Foreign-born researchers are significant contributors to U.S. science and technology endeavors. In fact, between 1990 and 2004, more than one-third of all Nobel prizes in the United States have gone to foreign-born recipients. The success of many U.S. universities and research institutions depends on attracting the best and brightest students both at home and abroad. After tighter visa restrictions were enforced following the Sept. 11 attacks, international student enrollment decreased dramatically. Although some visa restrictions have been lifted and foreign enrollment is again on the rise, the visa clearance process should continue to be monitored, the report says. Report: Science and Security in a Post 9/11 World: A Report Based on Regional Discussions Between the Science and Security Communities.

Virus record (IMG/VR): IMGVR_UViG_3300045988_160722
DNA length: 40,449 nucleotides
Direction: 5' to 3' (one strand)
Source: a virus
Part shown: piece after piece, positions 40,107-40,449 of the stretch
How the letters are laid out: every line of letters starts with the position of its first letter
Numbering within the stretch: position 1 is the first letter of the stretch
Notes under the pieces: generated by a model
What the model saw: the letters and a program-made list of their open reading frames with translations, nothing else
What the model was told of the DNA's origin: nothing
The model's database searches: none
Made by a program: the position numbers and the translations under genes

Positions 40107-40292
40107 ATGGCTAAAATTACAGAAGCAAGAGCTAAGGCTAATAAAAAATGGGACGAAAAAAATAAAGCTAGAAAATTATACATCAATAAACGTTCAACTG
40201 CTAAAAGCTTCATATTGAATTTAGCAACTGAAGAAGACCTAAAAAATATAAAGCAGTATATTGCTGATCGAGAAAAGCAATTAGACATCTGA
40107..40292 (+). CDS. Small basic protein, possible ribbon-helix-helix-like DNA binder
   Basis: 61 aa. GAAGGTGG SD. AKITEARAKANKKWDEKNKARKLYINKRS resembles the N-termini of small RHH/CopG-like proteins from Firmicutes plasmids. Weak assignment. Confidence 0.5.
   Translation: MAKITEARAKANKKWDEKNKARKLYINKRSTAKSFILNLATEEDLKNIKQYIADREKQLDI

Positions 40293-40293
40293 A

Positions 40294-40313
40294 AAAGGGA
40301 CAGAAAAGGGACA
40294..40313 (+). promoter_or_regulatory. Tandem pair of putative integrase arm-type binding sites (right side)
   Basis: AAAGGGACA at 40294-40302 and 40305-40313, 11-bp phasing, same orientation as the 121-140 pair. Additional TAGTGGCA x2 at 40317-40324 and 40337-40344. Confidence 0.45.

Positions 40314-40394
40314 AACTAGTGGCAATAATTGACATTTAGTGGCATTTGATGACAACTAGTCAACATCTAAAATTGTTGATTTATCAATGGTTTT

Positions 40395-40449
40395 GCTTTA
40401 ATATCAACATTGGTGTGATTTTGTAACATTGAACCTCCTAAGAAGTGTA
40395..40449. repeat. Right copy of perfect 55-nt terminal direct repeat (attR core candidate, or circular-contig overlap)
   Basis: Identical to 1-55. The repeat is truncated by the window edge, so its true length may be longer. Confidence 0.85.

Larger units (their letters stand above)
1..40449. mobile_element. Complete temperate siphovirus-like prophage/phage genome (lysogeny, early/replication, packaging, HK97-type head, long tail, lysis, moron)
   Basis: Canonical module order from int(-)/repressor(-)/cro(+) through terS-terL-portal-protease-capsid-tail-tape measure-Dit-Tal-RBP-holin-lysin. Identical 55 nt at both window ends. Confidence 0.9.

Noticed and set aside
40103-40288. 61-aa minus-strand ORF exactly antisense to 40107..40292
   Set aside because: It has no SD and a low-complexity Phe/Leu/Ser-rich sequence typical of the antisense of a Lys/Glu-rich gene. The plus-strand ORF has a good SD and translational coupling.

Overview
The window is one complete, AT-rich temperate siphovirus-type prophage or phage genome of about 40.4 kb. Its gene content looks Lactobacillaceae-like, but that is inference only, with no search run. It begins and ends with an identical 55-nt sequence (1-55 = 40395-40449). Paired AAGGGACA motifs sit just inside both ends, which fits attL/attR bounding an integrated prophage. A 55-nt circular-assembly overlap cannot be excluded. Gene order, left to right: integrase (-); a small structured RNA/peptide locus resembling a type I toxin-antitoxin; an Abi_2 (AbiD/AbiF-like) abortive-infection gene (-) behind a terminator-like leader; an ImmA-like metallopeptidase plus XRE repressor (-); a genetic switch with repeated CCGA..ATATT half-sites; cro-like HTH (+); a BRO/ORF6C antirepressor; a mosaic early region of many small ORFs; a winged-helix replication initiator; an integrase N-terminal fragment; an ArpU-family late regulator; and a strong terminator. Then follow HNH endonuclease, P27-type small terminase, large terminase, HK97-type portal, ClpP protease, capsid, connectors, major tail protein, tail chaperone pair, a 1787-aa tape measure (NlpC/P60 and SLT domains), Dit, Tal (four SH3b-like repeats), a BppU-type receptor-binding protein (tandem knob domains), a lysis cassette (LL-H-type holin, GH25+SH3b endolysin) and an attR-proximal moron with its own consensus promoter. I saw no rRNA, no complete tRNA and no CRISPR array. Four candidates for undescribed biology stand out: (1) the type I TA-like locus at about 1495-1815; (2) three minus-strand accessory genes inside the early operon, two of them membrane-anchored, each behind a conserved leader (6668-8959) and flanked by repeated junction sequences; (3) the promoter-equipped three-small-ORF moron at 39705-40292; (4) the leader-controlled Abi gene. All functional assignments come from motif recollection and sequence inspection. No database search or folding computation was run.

To strengthen the essential role that science and technology play in maintaining national and economic security, the United States should ensure the open exchange of unclassified research despite the small risk that it could be misused for harm by terrorists or rogue nations, says a new report by the National Research Council. Because science and technology are truly global pursuits, U.S. universities and research institutions must continue to welcome foreign-born science and engineering students, said the committee of former national security leaders and senior university researchers and administrators that wrote the report.